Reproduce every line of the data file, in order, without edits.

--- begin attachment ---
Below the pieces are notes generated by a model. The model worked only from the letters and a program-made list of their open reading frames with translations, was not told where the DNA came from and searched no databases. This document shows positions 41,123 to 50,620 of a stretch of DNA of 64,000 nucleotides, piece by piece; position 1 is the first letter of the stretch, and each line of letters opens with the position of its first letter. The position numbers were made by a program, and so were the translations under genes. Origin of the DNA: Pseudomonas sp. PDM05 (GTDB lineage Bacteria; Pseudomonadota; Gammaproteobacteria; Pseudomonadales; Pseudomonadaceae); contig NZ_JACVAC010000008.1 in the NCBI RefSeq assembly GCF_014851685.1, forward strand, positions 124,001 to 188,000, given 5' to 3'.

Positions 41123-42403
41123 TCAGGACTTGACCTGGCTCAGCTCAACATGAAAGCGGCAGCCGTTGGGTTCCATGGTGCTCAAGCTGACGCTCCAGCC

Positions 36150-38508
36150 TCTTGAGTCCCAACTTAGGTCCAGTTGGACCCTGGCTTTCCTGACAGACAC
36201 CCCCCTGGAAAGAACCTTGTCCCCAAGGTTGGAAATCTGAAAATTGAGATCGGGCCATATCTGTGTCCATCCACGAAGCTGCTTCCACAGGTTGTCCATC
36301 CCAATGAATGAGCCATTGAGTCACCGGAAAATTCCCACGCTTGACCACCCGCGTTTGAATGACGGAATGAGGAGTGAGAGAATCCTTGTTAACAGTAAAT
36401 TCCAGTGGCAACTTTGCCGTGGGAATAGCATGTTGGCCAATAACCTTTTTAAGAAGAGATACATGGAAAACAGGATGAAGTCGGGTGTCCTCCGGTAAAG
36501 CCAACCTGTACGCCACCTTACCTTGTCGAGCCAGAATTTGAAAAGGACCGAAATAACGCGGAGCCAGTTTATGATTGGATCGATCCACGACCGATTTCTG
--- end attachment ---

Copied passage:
Below the pieces are notes generated by a model. The model worked only from the letters and a program-made list of their open reading frames with translations, was not told where the DNA came from and searched no databases. This document shows positions 41,123 to 50,620 of a stretch of DNA of 64,000 nucleotides, piece by piece; position 1 is the first letter of the stretch, and each line of letters opens with the position of its first letter. The position numbers were made by a program, and so were the translations under genes. Origin of the DNA: Pseudomonas sp. PDM05 (GTDB lineage Bacteria; Pseudomonadota; Gammaproteobacteria; Pseudomonadales; Pseudomonadaceae); contig NZ_JACVAC010000008.1 in the NCBI RefSeq assembly GCF_014851685.1, forward strand, positions 124,001 to 188,000, given 5' to 3'.

Positions 41123-42403
41123 TCAGGACTTGACCTGGCTCAGCTCAACATGAAAGCGGCAGCCGTTGGGTTCCATGGTGCTCAAGCTGACGCTCCAGCC

Positions 36150-38508
36150 TCTTGAGTCCCAACTTAGGTCCAGTTGGACCCTGGCTTTCCTGACAGACAC
36201 CCCCCTGGAAAGAACCTTGTCCCCAAGGTTGGAAATCTGAAAATTGAGATCGGGCCATATCTGTGTCCATCCACGAAGCTGCTTCCACAGGTTGTCCATC
36301 CCAATGAATGAGCCATTGAGTCACCGGAAAATTCCCACGCTTGACCACCCGCGTTTGAATGACGGAATGAGGAGTGAGAGAATCCTTGTTAACAGTAAAT
36401 TCCAGTGGCAACTTTGCCGTGGGAATAGCATGTTGGCCAATAACCTTTTTAAGAAGAGATACATGGAAAACAGGATGAAGTCGGGTGTCCTCCGGTAAAG
36501 CCAACCTGTACGCCACCTTACCTTGTCGAGCCAGAATTTGAAAAGGACCGAAATAACGCGGAGCCAGTTTATGATTGGATCGATCCACGACCGATTTCTG